The climate is temperate with little extreme. Any huge variations in temperature can be accounted for by the combination of the mountainous geography and prevailing westerly winds.

Mean daily maximum Temp. Bright Sunshine Hours Mean annual Rainfall mm Jan Jul °C Auckland 23.8 15.1 2,071 1,106 Wellington 20.3 11.2 2,024 1,269 Christchurch 22.6 11.1 2,066 645 Dunedin 18.9 9.9 1,595 799 Source: Statistics New Zealand, New Zealand In Profile 1998 Government New Zealand is an independent state of the Commonwealth. The Queen is represented in New Zealand by the Governor General, Her Excellency Right Honorable Dame Silvia Cartwright. The democratic government operates under the Mixed Member Proportional (MMP) Parliamentary system of 120 seats (of which 67 Members of Parliament are from geographic areas and 53 from political parties). The Government is led by coalition partners - the Labour Party and United Future. The Prime Minister of New Zealand is the Right Honorable Helen Clark. Leisure & Tourism New Zealanders are heavily involved in outdoors activities. Our national image and the lifestyles of the population have been largely shaped by our involvement in a wide variety of sports and leisure activities. It is often said that sports and leisure are the predominant focus of the New Zealand cultural identity, for example, New Zealand’s involvement in international rugby. Tourism generated over $5.9 billion in foreign exchange for the year ended September 2002 and attracted more than 2 million international visitors in the year ended November 2002. New Zealand is a popular holiday destination for visitors from Australia, North America, the United Kingdom and Japan. Primary Production Agriculture and horticulture, forestry, fisheries, energy and minerals are the primary natural resources of New Zealand. The most valuable of these product groups, providing a high proportion of New Zealand’s export earnings is agriculture and horticulture which incorporates the production of sheepmeat, beef, wool, dairy produce and hides, deer, goats and cereal products. In fact, agricultural products total more than 50% of all New Zealand exports. Industry & Business While New Zealand’s primary manufacturing industries are the food processing industry (meat and dairy etc) and the engineering sector, New Zealand has an increasingly strong competitive advantage in food processing technology, telecommunications, plastics, textiles, plantation forest products, electronics, climbing equipment and apparel. In recent years there has also been a far greater interest in the production of specialised lifestyle products such as yachts. Economy New Zealand's economy is heavily dependent on overseas trade. Traditionally a large proportion of New Zealand's exports, (mainly agricultural products), went to the United Kingdom. But over the past 25 years our trading partners have become more diverse, to include a more dominant Asia. New Zealand has developed its agriculture and manufacturing industries to suit the needs of niche markets. Dairy and meat exports still make a large contribution to New Zealand's economy. However, industries such as forestry, horticulture, fishing, manufacturing and tourism have become increasingly significant. Australia is now our number one merchandise export market, accounting for 18% of the value of New Zealand's exports in 2001. The United States has increased its share to become our second largest export market (15%), followed by Japan (13%) and in fourth place the United Kingdom (5%). The value of merchandise exports to all countries has increased by 141% between 1998 and 2001. Exports to many Asian countries have increased at a faster rate - for example the value of exports to Korea over this period has increased 358% to a total value of $1.4 million in 2001. For the year ended September 2002, the merchandise exports value is $31,676 million, a decrease of 3.7 % from the previous September year. Gross Domestic Product for the year ended March 2001 totalled $112, 316 million. The New Zealand currency is the New Zealand dollar. One dollar is equal to 100 cents (50c, 20c, 10c, 5c). All statistics have been sourced from the latest Statistics New Zealand National Census (2001), Business Hours Business: Monday to Friday 8.00am – 5.00pm Trading Banks: Monday to Friday 9.00am – 4.30pm Shopping: Monday to Friday 9.00am - 5.00pm Late nights Thursday or Friday to 9.00pm Saturday 10.00am - 4.00pm (most shops) Sunday 11.00am - 3.00pm (most shops) Post Office: Monday to Friday 9.00am - 5.00pm Saturday 9.00am – 12 noon (some only) Convenience stores: or 'dairies' are generally open 7.00am – 10.00pm seven days a week. Service stations: or petrol stations are usually open 24 hours. Taxes & Tipping GST (Goods and Services Tax) of 12.5% is applied to the cost of all goods and services and is generally included in all prices. GST cannot be claimed back from purchases, however it is not included in duty free prices or where the goods are posted by a retailer to an international visitor's home address. GST is not included in international airfares purchased in New Zealand. Gratuities (tips) are not expected, but if a visitor wishes to leave a tip for outstanding service, it is certainly appreciated. Service charges are not added to hotel or restaurant accounts. Emergency Services In emergencies, dial 111 for police, fire or ambulance services. Electricity & Water New Zealand’s AC electricity supply operates at 230/240 volts (50 hertz), the same as Australia. Most hotels and motels also provide 110 volt, 20 watt, AC sockets for electric razors. An adaptor is necessary to operate all other electrical equipment. Tap (faucet) water in New Zealand is fresh, treated and safe to drink. City water is both chlorinated and fluoridated. To prevent any problems when travelling in the back-country (tramping, camping etc.), ensure water is boiled or treated before drinking. Transport & Communication Air New Zealand is one of the world’s most advanced international airlines. Both Air New Zealand, Qantas New Zealand and Freedom Air operate in the domestic commercial air travel industry. Tranz Rail provide all commercial train transportation throughout the country and also operate the Cook Strait ferry service (Interislander). The approximate cost per day for Car Rental of a mid-sized car is NZ$80-NZ$110, with competitive rates negotiable for longer hires. New Zealanders drive on the left-hand side of the road. New Zealand has a fully developed communications infrastructure and the use of the Internet as a means of communication is very popular. Mobile telephones can be used and are available for hire on arrival in New Zealand, (outlets are available at international airports). Mobile phones from another country need to have an international roam facility covering New Zealand to work in New Zealand. Telephone Codes New Zealand Country Code: 64 Area Codes: Northland & Auckland: 09 Waikato & Bay of Plenty: 07 Gisborne; Hawke’s Bay; Taranaki & Wairarapa: 06 Wellington: 04 South Island (all areas): 03 Public Holidays 2003 New Year’s Day: Wednesday 1 January New Year’s Public Holiday: Thursday 2 January Waitangi Day: Thursday 6 February Good Friday: Friday 18 April Easter Monday: Monday 21 April ANZAC Day: Friday 25 April Queen’s Birthday (observed): Monday 2 June Labour Day: Monday 27 October Christmas Day: Thursday 25 December Boxing Day: Friday 26 December Interesting Facts For a country of 3.85 million people, New Zealand has not done too badly! Here are just a few examples: New Zealand was the first country to give women the vote (1893). It was probably a New Zealander, Richard William Pearse who took the world’s first flight -nearly two years before the Wright Brothers in the United States (this however cannot be proved). On 31 March 1902 Pearse managed to fly his home-made aircraft 91 metres in a field near Timaru. There are more golf courses in New Zealand per capita of population, than any other country in the world (over 400 golf courses for 3.7 million people). Auckland has the largest number of boats per head of population than any other city in the world. William Hamilton, a Canterbury farmer, developed and perfected the propellerless jet boat based on the principle of water jet propulsion. Following this, Hamilton went on to invent the hay-lift, an advanced air compressor, an advanced air conditioner, a machine to smooth ice on skating ponds; the water sprinkler and also contributed to the improvements of hydro-power. A New Zealander, Sir Edmund Hillary, was the first person to climb Mount Everest (with Sherpa Tenzing Norgay in 1953). Baron Ernest Rutherford, a New Zealander, was the first person in the world to split the atom (in 1919). Rutherford also succeeded in transmitting and detecting ‘wireless waves’ a year before Marconi, but left this work to pursue researching radioactivity and the structure of the atom at Trinity College in Cambridge, England. Rutherford was awarded the Nobel Prize for his work New Zealand is the first country in the world to see each new day. Curio Bay in Southland is one of the world’s most extensive and least disturbed examples of a petrified forest, (the forest is approximately 180 million years old). New Zealand was the first country in the world to have a government department for tourism. In 1901 the Department of Tourist and Health Resorts was created. Wellington has more cafes and restaurants per capita than New York. New Zealand is the birthplace of the meringue dessert known as the ‘Pavlova’, named after the famous ballerina Anna Pavlova. The old Government Building in Wellington is the largest wooden structure in the southern hemisphere (8200 square metres). The vineyards of Central Otago, New Zealand, are the southern most vineyards in the world (45° South). Nelson was the first city in the world to formalise the eight-hour working day. New Zealand won the first ever Rugby World Cup in 1987. The New Zealand Women’s Rugby Team won the Women’s Rugby World Cup in 1998.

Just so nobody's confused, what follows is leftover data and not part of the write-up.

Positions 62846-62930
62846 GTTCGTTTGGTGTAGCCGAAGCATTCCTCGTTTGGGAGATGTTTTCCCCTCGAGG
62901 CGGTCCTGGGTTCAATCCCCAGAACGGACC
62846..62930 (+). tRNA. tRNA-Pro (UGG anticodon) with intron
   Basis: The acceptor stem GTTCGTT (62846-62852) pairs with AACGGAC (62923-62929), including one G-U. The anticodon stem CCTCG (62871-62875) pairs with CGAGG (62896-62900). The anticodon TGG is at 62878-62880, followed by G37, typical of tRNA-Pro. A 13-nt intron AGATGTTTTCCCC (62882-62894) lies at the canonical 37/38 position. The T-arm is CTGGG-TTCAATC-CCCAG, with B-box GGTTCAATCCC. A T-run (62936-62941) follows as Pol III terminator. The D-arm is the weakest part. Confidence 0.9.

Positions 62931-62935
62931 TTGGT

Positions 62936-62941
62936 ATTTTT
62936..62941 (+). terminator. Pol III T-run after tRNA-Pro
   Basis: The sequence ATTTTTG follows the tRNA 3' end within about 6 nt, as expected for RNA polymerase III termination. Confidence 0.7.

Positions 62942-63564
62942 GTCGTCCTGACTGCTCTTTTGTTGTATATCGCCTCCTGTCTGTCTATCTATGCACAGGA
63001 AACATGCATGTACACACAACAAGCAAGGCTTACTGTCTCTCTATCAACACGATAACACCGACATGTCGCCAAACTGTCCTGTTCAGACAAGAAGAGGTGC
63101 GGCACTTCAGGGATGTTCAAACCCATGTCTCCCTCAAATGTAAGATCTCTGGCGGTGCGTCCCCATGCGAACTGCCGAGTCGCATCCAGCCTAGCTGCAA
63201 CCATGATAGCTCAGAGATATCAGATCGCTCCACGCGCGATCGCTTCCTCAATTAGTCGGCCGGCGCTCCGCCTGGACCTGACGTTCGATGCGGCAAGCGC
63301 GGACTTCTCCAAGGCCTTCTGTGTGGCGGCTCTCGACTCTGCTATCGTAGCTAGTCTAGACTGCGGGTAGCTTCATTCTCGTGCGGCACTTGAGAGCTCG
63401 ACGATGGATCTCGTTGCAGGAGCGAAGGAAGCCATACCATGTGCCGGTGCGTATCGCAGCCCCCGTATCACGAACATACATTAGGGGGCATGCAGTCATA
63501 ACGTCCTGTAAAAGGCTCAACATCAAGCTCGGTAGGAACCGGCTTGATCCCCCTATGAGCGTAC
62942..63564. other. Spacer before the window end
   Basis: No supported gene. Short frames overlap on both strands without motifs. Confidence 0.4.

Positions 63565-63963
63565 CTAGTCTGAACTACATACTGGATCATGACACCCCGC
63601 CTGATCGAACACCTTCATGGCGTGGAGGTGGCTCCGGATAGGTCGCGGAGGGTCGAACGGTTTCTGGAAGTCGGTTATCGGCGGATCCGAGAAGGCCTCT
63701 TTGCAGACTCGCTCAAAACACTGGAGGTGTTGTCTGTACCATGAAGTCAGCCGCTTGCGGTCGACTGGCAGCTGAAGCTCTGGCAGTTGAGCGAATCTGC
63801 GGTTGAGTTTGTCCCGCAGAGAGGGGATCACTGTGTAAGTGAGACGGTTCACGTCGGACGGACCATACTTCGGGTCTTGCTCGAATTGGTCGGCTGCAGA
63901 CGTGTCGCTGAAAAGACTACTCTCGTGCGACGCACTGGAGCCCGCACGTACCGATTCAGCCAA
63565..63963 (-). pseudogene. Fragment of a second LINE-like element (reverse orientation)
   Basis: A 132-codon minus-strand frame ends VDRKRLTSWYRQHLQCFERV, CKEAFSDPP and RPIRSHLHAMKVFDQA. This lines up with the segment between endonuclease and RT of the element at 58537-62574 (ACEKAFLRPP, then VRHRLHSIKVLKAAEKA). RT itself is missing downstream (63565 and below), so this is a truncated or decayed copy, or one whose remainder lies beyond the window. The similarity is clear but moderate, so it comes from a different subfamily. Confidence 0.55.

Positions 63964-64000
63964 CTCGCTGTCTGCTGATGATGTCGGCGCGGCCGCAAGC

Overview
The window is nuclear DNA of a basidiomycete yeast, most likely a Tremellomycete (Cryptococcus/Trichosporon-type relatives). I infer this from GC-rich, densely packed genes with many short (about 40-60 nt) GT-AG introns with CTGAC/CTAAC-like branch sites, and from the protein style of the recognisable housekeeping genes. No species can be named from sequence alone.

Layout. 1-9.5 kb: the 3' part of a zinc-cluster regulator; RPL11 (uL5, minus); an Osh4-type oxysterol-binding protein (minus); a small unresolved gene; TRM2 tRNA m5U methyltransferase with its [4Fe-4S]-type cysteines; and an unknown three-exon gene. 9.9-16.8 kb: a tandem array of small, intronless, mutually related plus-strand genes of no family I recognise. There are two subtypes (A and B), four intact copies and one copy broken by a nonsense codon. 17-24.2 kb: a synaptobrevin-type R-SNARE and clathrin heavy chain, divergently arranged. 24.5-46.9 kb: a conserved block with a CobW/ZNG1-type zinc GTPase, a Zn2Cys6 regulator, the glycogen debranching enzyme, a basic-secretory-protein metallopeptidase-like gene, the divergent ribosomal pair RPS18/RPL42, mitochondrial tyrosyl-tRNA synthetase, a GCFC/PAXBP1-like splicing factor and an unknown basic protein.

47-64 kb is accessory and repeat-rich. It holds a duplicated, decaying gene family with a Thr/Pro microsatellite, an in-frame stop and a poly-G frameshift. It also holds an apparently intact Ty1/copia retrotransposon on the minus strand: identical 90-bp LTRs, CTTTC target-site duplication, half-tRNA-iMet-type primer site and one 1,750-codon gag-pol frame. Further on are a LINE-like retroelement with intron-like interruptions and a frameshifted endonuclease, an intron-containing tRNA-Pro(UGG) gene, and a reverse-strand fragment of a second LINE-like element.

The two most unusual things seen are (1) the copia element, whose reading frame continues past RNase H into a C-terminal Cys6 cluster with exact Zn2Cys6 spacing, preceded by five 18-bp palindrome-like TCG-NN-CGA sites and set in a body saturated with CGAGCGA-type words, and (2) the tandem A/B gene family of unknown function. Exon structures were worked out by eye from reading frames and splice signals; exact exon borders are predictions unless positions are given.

Tongariro National Park was the fourth national park to be established in the world and the first in New Zealand, in 1887. (Yellowstone National Park in the United States was the first in 1872.)

The Hector’s Dolphin (the world’s smallest marine dolphin), and the world’s rarest sea lion, the Hooker's sea lion, are only found in New Zealand waters. New Zealand is home to the world’s only flightless parrot, the Kakapo, as well as the Kea - the only alpine parrot in the world. The oldest living genus of reptile is the native New Zealand Tuatara. Tuataras have a life expectancy of 300 years. It is estimated that Tuataras can be traced back 190 million years to the Mesozoic era. A New Zealander invented the tear back velcro-strip, the pop-lid on a self sealing paint tin, the child-proof pill bottle and the crinkle in your hairpins so that they don’t fall out! A New Zealand archbishop’s son invented the totaliser machine used for racing and sports betting. Waikoropupu Springs near Nelson are reputedly the clearest fresh water springs in the world, with an outflow of approximately 2,160 million litres of water every 24 hours. Frying Pan Lake near Rotorua, is the world’s largest hot water spring reaching a temperature of 200°C at it’s deepest point. New Zealand Regions An introduction to the varied regions of New Zealand

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Last updated 27 Mar 2012